Pre-generate your web site cache files with HTTrack
If your website is using a cache system this article may interest you.
If your website does not have a cache system, you should install one right this instant. Remember that a cache system will allow your server to handle more users, your users to load pages faster, and you to sleep better.
There are many cache systems. They are useful for almost any kind of web site. For CMS websites as well as for e-commerce ones.
If you are using WordPress WP Super Cache is a good solution.
If you are using Magento, Varnish Cache can be relevant depending on your needs.
Whichever solution you choose, the method explained here should work.
Why pre-generating cache files?
One major drawback of cache system is that sometimes you have to empty cache, let’s say 10mn before going live on sales day to be sure all prices are re-calculated.
And when this happens, when 1000000 user try to connect on a non-cached website, creating the cache again will make it suffer as hell.
An easy solution is to pre-create the cache before going live, for (almost) every pages.
This article shows you how to do that.
What do I need?
On Mac OS, you will need:
Then install HTTrack just by typing the following on Terminal window:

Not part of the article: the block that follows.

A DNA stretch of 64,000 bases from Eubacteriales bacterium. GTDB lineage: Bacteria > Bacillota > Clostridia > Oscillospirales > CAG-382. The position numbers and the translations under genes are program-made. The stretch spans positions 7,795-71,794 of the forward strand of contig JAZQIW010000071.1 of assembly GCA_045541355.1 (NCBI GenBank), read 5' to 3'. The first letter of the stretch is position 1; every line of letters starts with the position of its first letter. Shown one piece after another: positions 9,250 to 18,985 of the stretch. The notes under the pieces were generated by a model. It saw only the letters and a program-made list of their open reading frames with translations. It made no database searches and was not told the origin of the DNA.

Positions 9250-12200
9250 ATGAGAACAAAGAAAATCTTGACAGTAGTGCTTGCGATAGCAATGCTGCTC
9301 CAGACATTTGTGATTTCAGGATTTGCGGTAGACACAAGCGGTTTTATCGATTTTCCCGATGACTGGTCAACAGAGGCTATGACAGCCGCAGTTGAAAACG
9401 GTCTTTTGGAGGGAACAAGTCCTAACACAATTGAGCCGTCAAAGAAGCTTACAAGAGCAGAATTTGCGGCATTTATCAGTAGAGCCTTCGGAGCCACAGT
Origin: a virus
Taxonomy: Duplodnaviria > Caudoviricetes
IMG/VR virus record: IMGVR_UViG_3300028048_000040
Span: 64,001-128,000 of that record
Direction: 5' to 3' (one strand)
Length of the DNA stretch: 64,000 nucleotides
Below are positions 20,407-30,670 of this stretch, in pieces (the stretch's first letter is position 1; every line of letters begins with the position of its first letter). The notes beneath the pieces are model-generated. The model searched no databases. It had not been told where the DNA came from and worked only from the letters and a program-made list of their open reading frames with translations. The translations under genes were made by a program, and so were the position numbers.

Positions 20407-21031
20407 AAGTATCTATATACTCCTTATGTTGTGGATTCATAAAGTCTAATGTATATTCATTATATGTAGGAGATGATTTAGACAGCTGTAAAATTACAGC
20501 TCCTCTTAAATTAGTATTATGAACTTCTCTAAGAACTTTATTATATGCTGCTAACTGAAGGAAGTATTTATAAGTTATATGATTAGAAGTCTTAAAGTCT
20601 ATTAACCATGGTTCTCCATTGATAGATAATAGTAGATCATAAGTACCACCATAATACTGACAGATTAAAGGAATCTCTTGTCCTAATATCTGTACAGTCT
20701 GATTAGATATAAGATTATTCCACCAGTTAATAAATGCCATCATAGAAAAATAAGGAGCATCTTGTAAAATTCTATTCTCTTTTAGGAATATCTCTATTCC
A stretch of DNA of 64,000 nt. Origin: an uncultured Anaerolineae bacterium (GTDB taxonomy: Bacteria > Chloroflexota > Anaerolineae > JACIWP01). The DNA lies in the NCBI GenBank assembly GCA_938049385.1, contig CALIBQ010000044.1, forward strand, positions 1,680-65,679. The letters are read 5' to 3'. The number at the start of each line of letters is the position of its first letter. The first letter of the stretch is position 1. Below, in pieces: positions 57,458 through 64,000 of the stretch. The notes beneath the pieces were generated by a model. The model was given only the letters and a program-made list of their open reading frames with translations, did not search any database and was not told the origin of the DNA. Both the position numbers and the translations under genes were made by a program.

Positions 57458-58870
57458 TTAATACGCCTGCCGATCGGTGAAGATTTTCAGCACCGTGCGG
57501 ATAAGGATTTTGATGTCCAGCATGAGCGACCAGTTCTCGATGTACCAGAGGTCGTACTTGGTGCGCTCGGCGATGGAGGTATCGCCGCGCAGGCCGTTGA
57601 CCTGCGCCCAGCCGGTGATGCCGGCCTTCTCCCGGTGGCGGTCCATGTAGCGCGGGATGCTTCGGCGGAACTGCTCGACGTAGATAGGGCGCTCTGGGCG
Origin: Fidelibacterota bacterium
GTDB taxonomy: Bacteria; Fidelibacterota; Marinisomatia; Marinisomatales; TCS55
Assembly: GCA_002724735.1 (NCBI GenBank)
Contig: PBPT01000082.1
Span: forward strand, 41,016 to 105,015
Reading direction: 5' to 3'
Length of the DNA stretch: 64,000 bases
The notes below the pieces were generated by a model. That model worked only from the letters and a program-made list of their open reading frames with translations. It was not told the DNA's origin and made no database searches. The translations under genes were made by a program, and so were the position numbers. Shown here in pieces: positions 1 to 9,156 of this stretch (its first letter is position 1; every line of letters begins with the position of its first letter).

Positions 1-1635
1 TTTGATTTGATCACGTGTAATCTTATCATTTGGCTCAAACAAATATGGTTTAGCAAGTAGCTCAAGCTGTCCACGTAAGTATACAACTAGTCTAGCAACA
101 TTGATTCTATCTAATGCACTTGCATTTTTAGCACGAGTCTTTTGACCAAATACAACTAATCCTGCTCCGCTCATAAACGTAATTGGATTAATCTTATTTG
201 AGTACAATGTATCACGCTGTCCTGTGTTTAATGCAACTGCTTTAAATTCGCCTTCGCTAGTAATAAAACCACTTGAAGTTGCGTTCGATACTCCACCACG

$ sudo port install httrack
Let’s get to it!
Pre-generating your cache is so simple that it can fit within one single line. Just type this in Terminal (or shell or cmd.exe):
httrack http://www.your-website.tld/ -c1R2Kb1s0ap0r3F "HTTrack cache builder" -*.jpg -*.css -*.js -*.png -*.gif -*.jpeg -*.ico
If it makes you feel more confortable, you can expand the c1R2Kb1s0ap0r3F gibberish:
httrack http://www.your-website.tld/ -c1 -R2 -K -b1 -s0 -a -p0 -r3 -F -*.jpg -*.css -*.js -*.png -*.gif -*.jpeg -*.ico
Let’s have a closer look at it:
|httrack||the program of course|
|http://www.your-website.tld/||Enter here the home url for your web site.|
|c1||Number of multiple connections, you can increase it|
|R2||Number of retries, in case of timeout or non-fatal errors|
|K||Keep original links (we don’t need HTTracker to update the links since we won’t keep the downloaded files)|
|b1||Accept cookies in cookies.txt|
|s0||Do not follow robots.txt and meta robots tags|
|a||Stay on the same address|
|p0||Just scan, don’t save anything|
|r3||Set the mirror depth to 3. This should be OK, keep in mind that is you pre-generate too many pages this may have counter productive effect on you cache and will provide no benefit: pages that are “hidden” deep away in the web site do not require to be cached as only fex people will load them.|
|F “HTTrack cache builder”||User-agent field. This can be useful to check what happened in log files.|
|-*.jpg -*.css -*.js -*.png -*.gif -*.jpeg -*.ico||Do not download static files as they do not need to be generated. (Moreover they are usually not handled by the same cache system.)|
Remember that you can get help by typing “httrack –help” on Terminal or on HTTrack website: Httrack Users Guide.
Was that really helpfull?
You will have to test live to know.
But a good way to check is to launch HTTrack, again, after having generated your cache.
It should go at least 5 times faster.
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About the Author
Paris, Beirut, NYC & Agen // e-commerce, social media, open-source & geek // follow me on twitter: @benjaminbellamy.